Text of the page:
Abstract

This article investigates two early twentieth-century British periodicals, T. P.’s Weekly (1902–16) and To-day (1917–23), through the perspective of the perceived modernism/middlebrow dichotomy and the editorial practices of Holbrook Jackson. Exploring the history of these two diachronically linked periodicals (To-day incorporated T. P.’s Weekly in 1916), I argue that key moments or “intersections” in the editorial history of T. P.’s Weekly and To-day coincide with distinct and definite “branchings” away from the tenets of the middlebrow culture that largely defined T. P.’s Weekly as part of Jackson’s objective of creating a thoroughly modernist periodical.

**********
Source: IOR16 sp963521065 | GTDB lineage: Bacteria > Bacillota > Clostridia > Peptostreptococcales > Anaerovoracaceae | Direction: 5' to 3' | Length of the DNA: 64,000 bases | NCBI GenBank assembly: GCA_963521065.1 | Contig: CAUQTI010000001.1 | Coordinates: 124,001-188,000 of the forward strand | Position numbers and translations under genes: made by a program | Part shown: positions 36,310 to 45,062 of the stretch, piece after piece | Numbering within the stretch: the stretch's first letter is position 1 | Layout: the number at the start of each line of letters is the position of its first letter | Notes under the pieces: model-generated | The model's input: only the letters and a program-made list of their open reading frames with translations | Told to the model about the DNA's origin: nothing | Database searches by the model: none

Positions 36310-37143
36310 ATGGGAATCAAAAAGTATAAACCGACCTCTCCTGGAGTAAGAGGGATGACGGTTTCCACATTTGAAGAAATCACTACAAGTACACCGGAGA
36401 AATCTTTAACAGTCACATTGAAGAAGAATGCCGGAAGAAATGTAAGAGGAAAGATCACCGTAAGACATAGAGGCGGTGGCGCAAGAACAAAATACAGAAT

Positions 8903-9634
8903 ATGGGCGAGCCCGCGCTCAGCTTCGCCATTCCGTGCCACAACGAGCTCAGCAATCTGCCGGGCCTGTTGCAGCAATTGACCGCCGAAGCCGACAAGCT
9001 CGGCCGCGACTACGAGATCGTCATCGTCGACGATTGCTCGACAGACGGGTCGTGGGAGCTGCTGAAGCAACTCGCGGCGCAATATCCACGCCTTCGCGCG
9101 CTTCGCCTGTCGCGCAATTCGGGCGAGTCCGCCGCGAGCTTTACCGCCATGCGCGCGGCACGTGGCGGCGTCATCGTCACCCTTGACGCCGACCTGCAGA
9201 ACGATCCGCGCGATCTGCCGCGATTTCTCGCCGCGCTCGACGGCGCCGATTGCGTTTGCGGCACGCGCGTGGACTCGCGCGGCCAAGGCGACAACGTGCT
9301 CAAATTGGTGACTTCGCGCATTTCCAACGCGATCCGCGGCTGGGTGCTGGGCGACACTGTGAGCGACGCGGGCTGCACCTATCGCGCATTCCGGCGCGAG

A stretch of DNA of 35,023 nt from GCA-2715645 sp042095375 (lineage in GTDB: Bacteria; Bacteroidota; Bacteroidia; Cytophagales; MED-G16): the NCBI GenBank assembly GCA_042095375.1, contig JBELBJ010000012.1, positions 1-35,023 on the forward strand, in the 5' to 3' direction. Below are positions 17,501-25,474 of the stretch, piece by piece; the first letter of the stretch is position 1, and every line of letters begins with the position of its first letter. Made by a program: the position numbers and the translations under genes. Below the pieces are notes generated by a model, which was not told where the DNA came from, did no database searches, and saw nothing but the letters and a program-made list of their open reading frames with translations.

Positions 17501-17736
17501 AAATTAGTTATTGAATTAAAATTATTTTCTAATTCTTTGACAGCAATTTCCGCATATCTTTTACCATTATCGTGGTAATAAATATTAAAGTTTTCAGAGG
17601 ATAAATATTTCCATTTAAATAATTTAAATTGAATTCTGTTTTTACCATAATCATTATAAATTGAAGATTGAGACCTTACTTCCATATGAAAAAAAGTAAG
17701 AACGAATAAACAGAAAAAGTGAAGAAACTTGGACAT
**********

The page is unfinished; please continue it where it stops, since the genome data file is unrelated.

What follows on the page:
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Additional Information

ISSN
2152-9272
Print ISSN
1947-6574
Pages
pp. 23-43
Launched on MUSE
2015-11-02
Open Access
No
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